Com/156 Week 6 Assignment

Better Essays
Animals: Working For a Living
Kristin Pachella
COM/156
September 22, 2012
Kelly Rottman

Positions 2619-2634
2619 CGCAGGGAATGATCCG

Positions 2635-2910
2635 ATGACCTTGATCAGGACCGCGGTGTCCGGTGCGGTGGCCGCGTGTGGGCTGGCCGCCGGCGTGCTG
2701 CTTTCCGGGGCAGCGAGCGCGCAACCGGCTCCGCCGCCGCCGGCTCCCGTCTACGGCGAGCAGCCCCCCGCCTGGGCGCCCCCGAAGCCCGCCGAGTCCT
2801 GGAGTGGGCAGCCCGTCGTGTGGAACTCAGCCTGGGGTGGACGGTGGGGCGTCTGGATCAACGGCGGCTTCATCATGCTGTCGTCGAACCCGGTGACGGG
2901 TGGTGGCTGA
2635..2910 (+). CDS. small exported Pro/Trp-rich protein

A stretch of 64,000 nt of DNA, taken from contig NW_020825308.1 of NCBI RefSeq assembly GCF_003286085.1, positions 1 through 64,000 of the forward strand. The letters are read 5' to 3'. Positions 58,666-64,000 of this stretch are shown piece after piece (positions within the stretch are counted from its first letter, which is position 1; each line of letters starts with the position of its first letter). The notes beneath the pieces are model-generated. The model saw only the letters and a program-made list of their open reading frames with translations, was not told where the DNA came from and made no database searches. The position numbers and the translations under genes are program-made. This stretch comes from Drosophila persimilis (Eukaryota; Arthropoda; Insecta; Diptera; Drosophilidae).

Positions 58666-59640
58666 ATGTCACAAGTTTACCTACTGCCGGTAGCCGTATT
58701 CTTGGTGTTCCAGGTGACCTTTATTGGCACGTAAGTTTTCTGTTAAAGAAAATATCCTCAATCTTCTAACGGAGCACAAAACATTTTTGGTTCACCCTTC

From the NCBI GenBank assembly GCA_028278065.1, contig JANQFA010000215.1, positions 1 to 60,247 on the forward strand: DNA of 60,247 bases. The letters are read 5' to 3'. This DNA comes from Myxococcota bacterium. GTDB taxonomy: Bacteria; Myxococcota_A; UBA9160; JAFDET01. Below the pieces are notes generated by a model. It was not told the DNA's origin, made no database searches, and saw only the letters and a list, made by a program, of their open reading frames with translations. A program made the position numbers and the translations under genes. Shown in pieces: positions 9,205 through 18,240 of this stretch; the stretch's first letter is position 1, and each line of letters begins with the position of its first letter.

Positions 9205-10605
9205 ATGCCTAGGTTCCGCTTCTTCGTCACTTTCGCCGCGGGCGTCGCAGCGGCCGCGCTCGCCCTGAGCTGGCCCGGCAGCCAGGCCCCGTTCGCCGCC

Animals: Working For a Living There are many different types of animals that work for us. There are three types of service animals that help the disabled. Guide animals assist the blind, hearing animals signal the deaf, and there are many other animals that help persons with other disabilities. Another way that animals work for us is by providing emotional support to those with mental health issues. These animals are usually prescribed by a doctor and they are called emotional support animals. One last way that we can see an animal working is in the military. There are many military working dogs that serve to protect us just as a soldier would, and it has been this way throughout history. Let us look in on Marley and see the work that he is doing for his people. Marley is a happy-go-lucky Golden Retriever. Marley is a therapy dog that belongs to Melissa, an occupational therapist who works for the Program for Students with Physical Disabilities in a local school district where she lives. She and Marley start their day in the classroom. Jaison, a student, cannot talk, and most of his reactions to his surroundings are either laughing or crying. He is very hesitant to work with Melissa, but with the help of Marley, has been able to come around. Jaison would brush Marley and pet him like they were old buddies. As a matter of fact, after a year of working with Melissa and Marley, Jaison began to utter short words like hello, bye, mommy, yes, and no. As Melissa continues to work with Jaison, you can hear Jaison giving short commands to Marley (sit, down, and catch ball). Melissa is amazed as Jaison is even calling Marley, giving him a treat, and calling him “good boy”. Since Melissa and Marley began working together as a team, there have been many more kids that have accomplished more than they would have accomplished without the use of a therapy